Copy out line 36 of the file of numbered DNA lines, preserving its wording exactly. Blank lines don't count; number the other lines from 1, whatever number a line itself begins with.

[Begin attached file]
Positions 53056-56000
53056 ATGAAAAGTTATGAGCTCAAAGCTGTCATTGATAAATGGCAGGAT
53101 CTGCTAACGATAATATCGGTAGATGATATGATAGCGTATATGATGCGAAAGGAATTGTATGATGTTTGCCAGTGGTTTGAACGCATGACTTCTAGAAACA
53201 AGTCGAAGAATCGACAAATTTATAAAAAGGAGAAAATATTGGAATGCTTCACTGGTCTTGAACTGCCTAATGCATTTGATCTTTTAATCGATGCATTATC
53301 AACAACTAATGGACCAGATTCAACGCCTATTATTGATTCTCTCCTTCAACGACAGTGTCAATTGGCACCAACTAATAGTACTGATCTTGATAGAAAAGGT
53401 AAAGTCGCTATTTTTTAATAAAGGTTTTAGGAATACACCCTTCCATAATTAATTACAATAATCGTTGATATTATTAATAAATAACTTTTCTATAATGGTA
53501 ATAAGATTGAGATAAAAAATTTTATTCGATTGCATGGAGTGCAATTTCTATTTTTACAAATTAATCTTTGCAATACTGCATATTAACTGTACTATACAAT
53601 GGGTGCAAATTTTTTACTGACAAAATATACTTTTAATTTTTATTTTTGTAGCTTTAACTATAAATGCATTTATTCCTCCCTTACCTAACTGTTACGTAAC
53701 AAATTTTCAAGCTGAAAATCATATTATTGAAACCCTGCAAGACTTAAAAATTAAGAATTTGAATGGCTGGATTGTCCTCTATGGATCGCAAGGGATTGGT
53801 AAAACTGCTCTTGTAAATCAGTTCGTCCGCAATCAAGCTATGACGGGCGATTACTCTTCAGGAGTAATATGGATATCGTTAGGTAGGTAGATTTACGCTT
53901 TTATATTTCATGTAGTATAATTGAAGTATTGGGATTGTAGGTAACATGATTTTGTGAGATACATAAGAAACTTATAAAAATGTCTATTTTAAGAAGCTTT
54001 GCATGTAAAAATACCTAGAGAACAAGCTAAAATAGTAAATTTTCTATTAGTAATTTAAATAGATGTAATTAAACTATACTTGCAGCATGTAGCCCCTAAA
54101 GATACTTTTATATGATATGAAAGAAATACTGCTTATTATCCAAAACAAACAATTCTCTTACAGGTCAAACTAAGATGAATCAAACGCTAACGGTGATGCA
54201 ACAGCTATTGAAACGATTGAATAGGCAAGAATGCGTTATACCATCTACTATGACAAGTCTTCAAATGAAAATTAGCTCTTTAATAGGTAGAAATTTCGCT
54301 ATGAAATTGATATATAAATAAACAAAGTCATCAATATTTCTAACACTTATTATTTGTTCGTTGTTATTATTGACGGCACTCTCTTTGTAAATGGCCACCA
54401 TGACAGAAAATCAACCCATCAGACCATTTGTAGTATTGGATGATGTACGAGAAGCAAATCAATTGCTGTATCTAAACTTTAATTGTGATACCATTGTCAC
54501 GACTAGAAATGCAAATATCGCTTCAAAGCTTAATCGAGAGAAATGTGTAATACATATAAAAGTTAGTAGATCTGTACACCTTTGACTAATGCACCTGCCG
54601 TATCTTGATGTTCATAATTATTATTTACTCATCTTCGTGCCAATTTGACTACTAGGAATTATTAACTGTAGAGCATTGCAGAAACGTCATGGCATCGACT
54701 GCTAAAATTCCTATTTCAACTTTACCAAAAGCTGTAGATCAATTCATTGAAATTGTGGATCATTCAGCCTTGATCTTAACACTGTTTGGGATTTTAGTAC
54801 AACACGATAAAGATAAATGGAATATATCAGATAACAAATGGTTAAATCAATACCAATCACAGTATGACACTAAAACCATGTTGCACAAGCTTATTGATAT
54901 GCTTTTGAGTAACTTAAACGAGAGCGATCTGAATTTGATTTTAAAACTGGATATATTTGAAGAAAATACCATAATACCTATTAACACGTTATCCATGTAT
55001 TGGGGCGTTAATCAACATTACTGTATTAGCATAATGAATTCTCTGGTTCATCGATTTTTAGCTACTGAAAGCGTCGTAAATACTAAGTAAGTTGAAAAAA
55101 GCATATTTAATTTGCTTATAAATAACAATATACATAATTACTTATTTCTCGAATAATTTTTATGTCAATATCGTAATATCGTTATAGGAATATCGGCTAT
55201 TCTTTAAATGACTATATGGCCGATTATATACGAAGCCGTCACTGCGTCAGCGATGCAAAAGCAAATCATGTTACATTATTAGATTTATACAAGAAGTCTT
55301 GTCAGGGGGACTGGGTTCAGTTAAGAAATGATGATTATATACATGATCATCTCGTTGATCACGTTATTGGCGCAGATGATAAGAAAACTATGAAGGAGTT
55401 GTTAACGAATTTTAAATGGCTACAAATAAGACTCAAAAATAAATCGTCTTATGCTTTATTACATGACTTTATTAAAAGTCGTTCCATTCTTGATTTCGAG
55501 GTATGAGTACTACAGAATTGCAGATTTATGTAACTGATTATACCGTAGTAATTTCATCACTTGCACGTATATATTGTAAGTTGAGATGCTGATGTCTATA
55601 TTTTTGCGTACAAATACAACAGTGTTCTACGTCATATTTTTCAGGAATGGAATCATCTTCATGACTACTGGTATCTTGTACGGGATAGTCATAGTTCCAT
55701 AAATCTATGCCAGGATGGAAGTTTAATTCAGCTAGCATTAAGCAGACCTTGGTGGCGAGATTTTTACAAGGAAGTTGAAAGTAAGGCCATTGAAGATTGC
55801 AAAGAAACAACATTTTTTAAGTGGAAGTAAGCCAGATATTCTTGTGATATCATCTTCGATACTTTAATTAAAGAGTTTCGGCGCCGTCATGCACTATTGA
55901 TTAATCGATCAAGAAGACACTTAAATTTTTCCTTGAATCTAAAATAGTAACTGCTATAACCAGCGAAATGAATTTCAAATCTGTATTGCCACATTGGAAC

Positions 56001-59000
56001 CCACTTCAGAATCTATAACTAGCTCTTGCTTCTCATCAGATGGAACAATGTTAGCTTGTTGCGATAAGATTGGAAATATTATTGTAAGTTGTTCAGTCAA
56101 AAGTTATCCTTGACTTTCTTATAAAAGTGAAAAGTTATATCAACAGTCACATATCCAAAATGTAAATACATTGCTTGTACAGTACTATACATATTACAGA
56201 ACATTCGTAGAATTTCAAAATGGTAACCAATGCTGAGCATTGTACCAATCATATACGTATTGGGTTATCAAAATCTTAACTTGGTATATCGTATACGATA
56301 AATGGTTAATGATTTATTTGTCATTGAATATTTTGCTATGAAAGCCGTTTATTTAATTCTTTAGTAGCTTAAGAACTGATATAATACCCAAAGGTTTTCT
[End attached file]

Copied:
56301 AATGGTTAATGATTTATTTGTCATTGAATATTTTGCTATGAAAGCCGTTTATTTAATTCTTTAGTAGCTTAAGAACTGATATAATACCCAAAGGTTTTCT